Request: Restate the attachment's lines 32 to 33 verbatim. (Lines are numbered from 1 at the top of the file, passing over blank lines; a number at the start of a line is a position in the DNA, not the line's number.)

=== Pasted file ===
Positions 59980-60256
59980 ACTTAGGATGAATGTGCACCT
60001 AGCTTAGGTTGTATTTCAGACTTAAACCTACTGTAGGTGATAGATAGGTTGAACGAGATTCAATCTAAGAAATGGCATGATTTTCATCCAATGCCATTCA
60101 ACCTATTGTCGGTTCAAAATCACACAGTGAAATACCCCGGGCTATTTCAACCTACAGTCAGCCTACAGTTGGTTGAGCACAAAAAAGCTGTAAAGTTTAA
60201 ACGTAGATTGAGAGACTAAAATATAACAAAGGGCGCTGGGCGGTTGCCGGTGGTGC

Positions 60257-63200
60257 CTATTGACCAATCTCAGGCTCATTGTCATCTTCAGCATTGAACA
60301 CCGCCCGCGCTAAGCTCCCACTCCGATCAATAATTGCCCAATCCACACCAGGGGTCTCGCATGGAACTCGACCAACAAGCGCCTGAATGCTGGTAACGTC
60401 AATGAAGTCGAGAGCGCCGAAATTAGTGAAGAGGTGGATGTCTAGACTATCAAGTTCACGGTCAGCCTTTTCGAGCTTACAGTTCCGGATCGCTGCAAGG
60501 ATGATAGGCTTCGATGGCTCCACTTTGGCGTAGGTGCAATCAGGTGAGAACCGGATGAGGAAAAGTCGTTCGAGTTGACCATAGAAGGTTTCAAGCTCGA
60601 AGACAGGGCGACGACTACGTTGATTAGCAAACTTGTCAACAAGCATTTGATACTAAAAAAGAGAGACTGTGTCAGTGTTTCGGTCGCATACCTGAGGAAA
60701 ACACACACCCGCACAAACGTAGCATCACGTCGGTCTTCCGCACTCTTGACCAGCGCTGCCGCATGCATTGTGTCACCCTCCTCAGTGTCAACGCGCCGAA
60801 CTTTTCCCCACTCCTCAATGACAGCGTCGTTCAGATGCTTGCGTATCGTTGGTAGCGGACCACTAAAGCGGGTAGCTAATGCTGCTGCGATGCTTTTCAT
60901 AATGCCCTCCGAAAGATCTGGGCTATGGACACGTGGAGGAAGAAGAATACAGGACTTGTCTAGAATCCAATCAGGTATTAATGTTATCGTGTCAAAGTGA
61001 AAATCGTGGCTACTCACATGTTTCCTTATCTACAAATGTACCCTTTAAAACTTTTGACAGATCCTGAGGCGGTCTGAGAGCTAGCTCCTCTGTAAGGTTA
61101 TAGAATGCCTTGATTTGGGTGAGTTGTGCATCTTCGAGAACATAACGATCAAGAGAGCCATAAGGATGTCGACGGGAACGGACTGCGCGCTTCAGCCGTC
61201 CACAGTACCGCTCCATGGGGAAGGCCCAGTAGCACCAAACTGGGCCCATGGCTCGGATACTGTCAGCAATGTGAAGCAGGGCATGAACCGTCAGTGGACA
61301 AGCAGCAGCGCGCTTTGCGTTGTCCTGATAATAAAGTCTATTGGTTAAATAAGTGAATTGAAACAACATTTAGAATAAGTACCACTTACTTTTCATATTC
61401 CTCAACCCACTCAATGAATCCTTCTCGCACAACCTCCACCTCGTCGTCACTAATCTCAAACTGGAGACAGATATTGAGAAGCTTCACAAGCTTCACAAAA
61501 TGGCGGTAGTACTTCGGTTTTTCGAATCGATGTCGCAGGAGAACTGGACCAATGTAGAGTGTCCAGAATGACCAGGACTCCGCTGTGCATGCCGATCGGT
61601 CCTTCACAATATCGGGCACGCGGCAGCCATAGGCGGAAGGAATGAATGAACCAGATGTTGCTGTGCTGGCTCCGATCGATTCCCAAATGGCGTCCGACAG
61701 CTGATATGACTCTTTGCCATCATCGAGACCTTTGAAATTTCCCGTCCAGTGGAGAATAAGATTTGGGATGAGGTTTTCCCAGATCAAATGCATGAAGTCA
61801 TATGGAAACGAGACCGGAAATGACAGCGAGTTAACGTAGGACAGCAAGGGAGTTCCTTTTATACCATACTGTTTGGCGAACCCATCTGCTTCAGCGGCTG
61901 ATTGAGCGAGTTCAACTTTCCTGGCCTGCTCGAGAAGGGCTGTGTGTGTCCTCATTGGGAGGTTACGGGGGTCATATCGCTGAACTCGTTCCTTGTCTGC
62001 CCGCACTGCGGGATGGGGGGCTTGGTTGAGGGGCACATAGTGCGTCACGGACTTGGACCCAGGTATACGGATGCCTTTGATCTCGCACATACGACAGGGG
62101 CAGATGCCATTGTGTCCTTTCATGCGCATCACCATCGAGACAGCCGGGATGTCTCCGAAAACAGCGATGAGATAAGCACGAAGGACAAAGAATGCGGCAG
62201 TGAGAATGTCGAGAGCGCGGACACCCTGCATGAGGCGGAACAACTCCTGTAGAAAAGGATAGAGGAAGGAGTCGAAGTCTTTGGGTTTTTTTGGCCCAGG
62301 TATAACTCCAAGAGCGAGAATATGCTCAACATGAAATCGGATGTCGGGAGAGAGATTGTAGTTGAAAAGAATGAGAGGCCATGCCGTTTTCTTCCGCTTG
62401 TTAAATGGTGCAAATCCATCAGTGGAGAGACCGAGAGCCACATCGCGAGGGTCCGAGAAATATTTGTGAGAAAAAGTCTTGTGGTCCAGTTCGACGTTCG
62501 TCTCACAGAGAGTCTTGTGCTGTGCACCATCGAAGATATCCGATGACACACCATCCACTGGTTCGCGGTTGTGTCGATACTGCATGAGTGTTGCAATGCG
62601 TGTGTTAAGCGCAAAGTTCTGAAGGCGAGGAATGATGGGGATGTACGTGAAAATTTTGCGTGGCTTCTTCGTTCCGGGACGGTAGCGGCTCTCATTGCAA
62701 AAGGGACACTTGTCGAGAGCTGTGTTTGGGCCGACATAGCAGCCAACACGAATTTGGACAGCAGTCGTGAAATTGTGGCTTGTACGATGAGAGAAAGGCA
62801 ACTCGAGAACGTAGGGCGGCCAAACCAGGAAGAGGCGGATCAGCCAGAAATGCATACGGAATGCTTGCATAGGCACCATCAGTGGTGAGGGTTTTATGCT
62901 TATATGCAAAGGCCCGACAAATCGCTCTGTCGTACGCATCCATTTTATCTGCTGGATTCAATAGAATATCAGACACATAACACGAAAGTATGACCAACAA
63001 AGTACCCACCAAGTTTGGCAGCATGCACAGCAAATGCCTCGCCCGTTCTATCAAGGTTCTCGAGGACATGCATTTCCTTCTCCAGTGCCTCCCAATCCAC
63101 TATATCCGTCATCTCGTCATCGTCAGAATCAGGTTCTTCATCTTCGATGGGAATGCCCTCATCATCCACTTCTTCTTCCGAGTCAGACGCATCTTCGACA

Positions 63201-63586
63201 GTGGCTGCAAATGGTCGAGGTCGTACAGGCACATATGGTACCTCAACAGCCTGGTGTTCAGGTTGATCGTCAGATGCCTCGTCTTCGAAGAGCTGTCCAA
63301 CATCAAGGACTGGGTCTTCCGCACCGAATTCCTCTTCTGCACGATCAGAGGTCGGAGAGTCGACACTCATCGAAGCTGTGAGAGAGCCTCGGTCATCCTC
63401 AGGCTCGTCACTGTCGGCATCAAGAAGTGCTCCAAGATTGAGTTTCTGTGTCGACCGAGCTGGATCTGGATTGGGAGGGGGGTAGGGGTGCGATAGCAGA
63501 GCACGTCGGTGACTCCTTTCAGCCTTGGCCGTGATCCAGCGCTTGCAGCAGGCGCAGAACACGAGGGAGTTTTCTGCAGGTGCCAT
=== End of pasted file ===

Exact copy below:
62701 AAGGGACACTTGTCGAGAGCTGTGTTTGGGCCGACATAGCAGCCAACACGAATTTGGACAGCAGTCGTGAAATTGTGGCTTGTACGATGAGAGAAAGGCA
62801 ACTCGAGAACGTAGGGCGGCCAAACCAGGAAGAGGCGGATCAGCCAGAAATGCATACGGAATGCTTGCATAGGCACCATCAGTGGTGAGGGTTTTATGCT